With smartphone technology constantly improving, it may seem odd to say that ‘you should carry a camera’. The camera, as a standalone device may soon become a relic in the world of unprofessional photography. The iPhone 7 recently came into our household and while I don’t begrudge Stefanie’s enthusiasm for her new toy–I have felt less desire to upgrade for the “benefit” of a better camera. I explained to her that I feel the value of the iPhone has plateaued and is now offering minor tweaks to incentivize upgrading. I don’t need a better camera in my phone. I like having a separate device dedicated to creating.
Technology is a relationship. It has two sides. Inward facing and outward facing. What we see, hold, touch and lust after is almost entirely the outward facing side. It’s the new operating system that lets you draw handwritten messages, the new camera that lets you choose the focal point of your image after shooting it–we can all imagine sending more clever messages or taking better photographs and how that will somehow make our life better. We want that and will do whatever it takes to get it.
Do we take an equal amount of time to consider how this technology changes us as we use it?
Conversely, do we stop to think about how the deliberate process of creating with a dedicated device may be preserving something special and rare? Simply put, I will always carry a camera not because I couldn’t get good photos without it–but because I value the change that it brings about in my thinking. It changes the story that I’m telling myself as soon as it’s in my hands.
The opposite of destruction is creation. I live every day with a body that is trying to destroy me. That’s my resting state with type 1 diabetes. Being able to shift into the creative mindset allows me to directly challenge this disease–whether it’s with a rope and harness or a camera. I’m particularly focused on using a camera these days because photography is much more available to me than climbing–and because the barrier of entry is so incredibly low. It’s incredible therapy that has almost no downside.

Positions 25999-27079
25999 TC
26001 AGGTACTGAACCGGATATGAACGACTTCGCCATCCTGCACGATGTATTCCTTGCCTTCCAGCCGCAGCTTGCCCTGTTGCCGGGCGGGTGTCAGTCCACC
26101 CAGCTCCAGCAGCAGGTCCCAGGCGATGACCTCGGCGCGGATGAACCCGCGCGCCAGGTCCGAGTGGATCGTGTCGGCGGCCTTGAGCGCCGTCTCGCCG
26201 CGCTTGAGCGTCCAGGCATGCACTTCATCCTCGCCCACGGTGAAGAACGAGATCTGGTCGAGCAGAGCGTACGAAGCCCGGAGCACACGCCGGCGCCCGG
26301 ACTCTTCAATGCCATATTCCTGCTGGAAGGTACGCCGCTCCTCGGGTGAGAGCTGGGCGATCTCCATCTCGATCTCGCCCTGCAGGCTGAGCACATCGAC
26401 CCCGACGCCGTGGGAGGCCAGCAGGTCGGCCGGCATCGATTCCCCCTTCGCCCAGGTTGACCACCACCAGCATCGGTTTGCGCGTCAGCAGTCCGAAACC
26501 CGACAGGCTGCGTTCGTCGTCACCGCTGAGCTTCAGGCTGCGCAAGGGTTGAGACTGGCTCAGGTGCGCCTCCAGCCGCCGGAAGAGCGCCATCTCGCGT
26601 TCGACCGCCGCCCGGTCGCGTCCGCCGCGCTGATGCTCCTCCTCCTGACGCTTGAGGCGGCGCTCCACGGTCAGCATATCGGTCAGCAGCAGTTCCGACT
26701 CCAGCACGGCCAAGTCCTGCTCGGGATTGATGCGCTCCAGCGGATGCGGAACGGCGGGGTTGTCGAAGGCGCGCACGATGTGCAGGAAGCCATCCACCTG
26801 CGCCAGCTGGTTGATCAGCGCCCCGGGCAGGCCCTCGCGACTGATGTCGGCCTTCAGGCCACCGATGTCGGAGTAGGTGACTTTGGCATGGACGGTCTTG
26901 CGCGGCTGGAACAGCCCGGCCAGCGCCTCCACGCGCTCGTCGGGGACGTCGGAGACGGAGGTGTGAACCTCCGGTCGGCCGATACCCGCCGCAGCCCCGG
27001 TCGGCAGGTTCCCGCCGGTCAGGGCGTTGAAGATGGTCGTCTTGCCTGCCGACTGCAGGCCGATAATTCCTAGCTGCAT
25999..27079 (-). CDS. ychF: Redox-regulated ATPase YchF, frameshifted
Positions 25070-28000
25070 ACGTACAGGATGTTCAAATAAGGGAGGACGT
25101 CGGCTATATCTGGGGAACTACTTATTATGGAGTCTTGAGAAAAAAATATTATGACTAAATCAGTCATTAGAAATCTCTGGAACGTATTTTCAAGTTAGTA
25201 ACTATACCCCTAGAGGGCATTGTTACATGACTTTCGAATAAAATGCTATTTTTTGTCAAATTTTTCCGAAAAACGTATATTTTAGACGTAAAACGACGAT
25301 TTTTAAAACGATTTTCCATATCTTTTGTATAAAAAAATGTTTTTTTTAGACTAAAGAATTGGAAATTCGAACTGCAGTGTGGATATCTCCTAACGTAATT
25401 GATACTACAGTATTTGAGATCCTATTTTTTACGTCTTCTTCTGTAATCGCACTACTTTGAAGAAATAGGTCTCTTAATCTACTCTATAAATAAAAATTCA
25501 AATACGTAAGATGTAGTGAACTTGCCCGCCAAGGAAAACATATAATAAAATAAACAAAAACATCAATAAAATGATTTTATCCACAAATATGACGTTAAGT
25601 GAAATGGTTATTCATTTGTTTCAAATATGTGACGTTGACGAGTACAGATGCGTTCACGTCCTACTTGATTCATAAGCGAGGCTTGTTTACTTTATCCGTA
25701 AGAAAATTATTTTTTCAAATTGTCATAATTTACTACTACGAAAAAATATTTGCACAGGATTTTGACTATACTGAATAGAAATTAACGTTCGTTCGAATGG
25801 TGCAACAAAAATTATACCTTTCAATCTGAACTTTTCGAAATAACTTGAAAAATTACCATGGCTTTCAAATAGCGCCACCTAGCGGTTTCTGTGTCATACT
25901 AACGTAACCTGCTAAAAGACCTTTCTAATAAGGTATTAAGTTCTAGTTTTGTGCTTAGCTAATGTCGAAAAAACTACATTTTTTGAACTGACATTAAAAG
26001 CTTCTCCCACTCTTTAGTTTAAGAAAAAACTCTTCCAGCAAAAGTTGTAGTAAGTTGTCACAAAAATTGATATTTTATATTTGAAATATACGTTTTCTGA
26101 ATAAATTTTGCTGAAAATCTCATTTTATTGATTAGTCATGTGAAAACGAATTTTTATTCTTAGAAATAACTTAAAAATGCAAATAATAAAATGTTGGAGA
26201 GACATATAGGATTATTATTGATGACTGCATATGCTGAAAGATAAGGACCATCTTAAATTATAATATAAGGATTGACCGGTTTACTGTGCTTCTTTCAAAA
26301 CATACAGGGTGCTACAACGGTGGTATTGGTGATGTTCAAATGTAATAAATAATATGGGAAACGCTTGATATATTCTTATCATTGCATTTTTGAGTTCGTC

- If you believe that you’re not artistic or creative–that’s all the more reason to carry a camera–to be free from the distractions of consumption long enough to let something new germinate. The benefit is not the images we produce–but the changes in our mindset in the pursuit of those images. A new mindset is where creativity can spawn.
- You can see everything for the first time–every time when it’s through a camera lens–including your possibilities.
- It creates a deliberate construct in which you have to make choices. Those choices lead to changes that either work or don’t. Penalty-free failure teaches us to try new things and make a habit of taking a creative approach to problems in our life.
- Photographing creates a flow state similar to what I experience running or climbing. It’s immersive–moving meditation.
- One of my favorite sayings by David DuChemin is that “You cannot photograph what you haven’t seen”. When you’re going out with a deliberate creative process in mind, you will see more of the world around you.
My ultimate goal in the work I do here is to change the story of diabetes through adventure. That means that I’m constantly examining the process of storytelling. I first picked up a camera because I wanted to tell a story–not necessarily take attractive photographs. I learned by doing–poorly at first. If you want to unleash some creativity and change your perspective there is no need to spend thousands of dollars or wait for someone to give you permission to be a photographer. Find your reason why and then go take photographs.